'Flagrant indifference:' Gas company pleads guilty, will pay record $53M for deadly Massachusetts explosions

Joey Garrison, USA TODAY

BOSTON – A gas company accepted responsibility Wednesday for a deadly series of natural gas explosions that rocked Massachusetts in September 2018, agreeing to pay a $53 million fine and end its operations in the state in a plea deal reached with the U.S. Justice Department.

Columbia Gas Co. of Massachusetts (CMA) will plead guilty to felony charges for not meeting safety standards that led to the catastrophic explosions. U.S. Attorney Andrew Lelling said the criminal fine is "by far" the largest under the 1960s-era federal Pipeline Safety Act.

The parent company of CMA, Indiana-based NiSource Inc., also must sell its subsidiary, stop doing business in Massachusetts and pay the U.S. government any profits made from the company's sale. Until it is sold, a third-party monitor will regularly inspect CMA, which will be on a three-year probation. As part of the deal, prosecutors will not pursue charges against NiSource for the conduct of CMA.

The Sept. 13, 2018, gas explosions, caused by over-pressurized pipes underground, killed one, injured 22 and damaged more than 100 homes and buildings in the Merrimack Valley communities of Lawrence, Andover and North Andover.

Lelling said a federal investigation into the explosions revealed a “pattern of flagrant indifference in the face of extreme risk to life and property." The company "knowingly violated minimum safety standards for starting up and shutting down gas pipelines," he said. The investigation was consistent with the findings of the National Transportation Safety Board (NTSB).

“This disaster was caused by wholesale management failure at Columbia Gas in overseeing the South Union Street project in Lawrence, Massachusetts," Lelling said at a news conference. The three-year gas pipe replacement project had repeated turnover in personnel.

Although the company "knew the severe risks of over-pressurized gas pipelines," Lelling said CMA failed to maintain any centralized record-keeping, including in its own electronic mapping system, for the location of underground regulator control lines that monitor pressure.

The explosions occurred when a work crew shut down a gas main attached to a control line, forcing the system to identify a drop in pressure. The system compensated by increasing the flow of gas to that location causing rapid over-pressurization.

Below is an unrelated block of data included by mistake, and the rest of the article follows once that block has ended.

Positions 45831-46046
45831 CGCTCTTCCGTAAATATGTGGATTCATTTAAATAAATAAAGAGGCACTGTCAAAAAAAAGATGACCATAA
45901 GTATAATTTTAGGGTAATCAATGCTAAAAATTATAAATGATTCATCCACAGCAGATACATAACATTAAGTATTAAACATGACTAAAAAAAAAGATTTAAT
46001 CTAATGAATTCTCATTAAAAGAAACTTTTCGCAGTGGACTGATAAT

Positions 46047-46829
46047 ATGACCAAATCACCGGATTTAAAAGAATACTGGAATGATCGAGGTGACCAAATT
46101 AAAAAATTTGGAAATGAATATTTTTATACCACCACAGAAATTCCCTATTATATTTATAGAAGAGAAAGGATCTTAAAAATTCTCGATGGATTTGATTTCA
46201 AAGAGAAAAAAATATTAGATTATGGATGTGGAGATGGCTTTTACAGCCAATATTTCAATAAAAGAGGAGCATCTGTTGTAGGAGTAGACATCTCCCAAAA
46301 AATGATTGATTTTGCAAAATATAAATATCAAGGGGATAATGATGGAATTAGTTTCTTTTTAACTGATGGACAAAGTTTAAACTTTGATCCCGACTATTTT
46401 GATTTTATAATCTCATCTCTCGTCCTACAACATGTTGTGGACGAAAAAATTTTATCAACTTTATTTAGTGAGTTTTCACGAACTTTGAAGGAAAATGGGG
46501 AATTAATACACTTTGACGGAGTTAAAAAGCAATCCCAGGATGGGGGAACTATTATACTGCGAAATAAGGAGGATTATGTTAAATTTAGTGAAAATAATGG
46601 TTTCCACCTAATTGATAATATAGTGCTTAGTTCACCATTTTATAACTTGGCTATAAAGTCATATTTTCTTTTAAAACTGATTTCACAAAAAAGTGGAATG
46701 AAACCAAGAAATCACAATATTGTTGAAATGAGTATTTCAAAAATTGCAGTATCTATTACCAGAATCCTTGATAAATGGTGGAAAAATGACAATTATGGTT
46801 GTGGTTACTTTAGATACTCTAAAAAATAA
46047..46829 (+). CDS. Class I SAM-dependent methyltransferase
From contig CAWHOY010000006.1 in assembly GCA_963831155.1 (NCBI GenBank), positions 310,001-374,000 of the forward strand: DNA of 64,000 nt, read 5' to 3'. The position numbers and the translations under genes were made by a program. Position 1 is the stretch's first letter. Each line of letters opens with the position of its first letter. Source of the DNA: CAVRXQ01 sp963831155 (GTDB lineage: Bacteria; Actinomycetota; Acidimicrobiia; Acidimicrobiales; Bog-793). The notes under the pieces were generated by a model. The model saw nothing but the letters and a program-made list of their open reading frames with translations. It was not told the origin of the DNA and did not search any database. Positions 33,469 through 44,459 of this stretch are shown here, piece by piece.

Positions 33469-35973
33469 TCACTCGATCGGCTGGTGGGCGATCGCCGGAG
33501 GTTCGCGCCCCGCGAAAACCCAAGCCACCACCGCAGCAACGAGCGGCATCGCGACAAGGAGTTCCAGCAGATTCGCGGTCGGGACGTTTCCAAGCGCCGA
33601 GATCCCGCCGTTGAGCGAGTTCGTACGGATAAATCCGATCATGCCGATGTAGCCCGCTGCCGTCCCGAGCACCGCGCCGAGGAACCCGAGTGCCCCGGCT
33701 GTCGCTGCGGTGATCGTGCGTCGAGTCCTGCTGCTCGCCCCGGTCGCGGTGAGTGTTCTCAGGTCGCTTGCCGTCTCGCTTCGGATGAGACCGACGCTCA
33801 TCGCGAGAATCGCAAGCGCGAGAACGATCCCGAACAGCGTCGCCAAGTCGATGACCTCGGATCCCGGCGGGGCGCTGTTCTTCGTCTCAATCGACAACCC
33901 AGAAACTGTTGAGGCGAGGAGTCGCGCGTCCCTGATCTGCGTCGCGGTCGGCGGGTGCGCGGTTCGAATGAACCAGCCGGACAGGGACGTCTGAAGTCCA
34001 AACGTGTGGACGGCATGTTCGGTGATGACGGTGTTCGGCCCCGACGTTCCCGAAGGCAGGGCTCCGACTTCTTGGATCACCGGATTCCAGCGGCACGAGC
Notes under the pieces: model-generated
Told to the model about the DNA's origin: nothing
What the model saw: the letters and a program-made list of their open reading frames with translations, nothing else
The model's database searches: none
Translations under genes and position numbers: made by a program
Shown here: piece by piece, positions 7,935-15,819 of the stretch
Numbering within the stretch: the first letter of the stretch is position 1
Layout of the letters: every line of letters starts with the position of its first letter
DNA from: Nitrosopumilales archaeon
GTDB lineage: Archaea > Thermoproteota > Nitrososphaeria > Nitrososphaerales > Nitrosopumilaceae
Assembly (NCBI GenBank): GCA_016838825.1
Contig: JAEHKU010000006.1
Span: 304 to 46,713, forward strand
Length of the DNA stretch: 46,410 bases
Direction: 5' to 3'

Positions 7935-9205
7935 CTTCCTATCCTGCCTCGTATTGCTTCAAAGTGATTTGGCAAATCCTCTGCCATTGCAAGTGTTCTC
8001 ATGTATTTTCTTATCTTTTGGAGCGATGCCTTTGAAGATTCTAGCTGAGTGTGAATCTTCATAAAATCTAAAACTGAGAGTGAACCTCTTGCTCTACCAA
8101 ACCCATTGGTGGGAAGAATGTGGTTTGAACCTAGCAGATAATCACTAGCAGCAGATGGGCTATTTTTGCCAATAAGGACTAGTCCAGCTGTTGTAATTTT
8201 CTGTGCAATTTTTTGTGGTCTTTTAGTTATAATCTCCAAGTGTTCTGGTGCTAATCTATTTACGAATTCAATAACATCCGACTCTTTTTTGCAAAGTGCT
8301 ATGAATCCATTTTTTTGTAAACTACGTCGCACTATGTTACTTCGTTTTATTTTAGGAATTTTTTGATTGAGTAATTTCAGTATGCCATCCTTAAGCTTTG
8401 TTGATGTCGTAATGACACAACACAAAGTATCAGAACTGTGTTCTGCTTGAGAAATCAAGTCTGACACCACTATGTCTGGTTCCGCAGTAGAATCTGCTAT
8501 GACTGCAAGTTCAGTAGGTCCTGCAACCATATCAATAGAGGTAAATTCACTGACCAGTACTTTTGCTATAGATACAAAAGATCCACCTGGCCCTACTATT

Lelling said the company knew of the potential for a "catastrophic event" by at least 2015, but rather than having central procedures for tracking control lines, it relied on "informal communications" between engineers and construction workers.

"This is like relying on informal communications to run a nuclear reactor or man and airplane," he said. CMA, he added, also "repeatedly ignored" opportunities to ensure information about the control lines in Lawrence was transferred to personnel. 

The plea deal comes after CMA settled a series of class-action lawsuits from explosion victims last summer for $143 million. The class-action settlement will go before an Essex County judge for approval Thursday.  A plea hearing is set for March 9 for the federal charges. 

"The charges against Columbia Gas of Massachusetts are truly unsettling and offers a reminder of just how much of local communities across the country, not only rely but deserve and expect public utilities to maintain our operations," said Elise Chawaga, an official for the U.S. Department of Transportation Inspector General’s Office.

She called it a "warning to others" they have a "solemn obligation to make safety their highest priority."

The $53 million fine is equal to double the profits of the pipeline replacement project the company was undertaking when the explosion occurred. Revenue from the fine and any profits from the sale of the company will go to a federal fund that serves victims of federal crimes, such as the explosions. 

"No amount of money can make up for the disastrous gas explosions in the Merrimack Valley that leveled homes, displaced thousands of families and caused a heartbreaking loss of life," said Joseph Bonavolonta, special agent in charge for the Boston division of the FBI. "But today's settlement is a sobering reminder that if you decided to put profits before public safety you will pay the consequences."

NiSource is bound to the agreement by the threat of indictment, and must also enforce the implementation of all NTSB safety standards at all subsidiaries it owns, including gas companies in Indiana, Ohio, Pennsylvania, Maryland, Kentucky and Virginia.

CMA, in a company statement, said it takes "full responsibility" for the gas explosions: "Today’s resolution with the U.S. Attorney’s Office is an important part of addressing the impact. Our focus remains on enhancing safety, regaining the trust of our customers and ensuring that quality service is delivered.”

NiSource said last summer it had spent about $1 billion responding to the disaster. NiSource spokesmen Ken Stammen called the plea agreement an "important step" to address the tragedy.

"We are committed to doing what is in the best interests of both the public we serve and our dedicated employees, and we will fulfill the terms of our agreement today consistent with that commitment," Stammen said.

Reach Joey Garrison and on Twitter @joeygarrison.

This article originally appeared on USA TODAY: Gas company pleads guilty to federal charges, fined record $53M for deadly Massachusetts explosions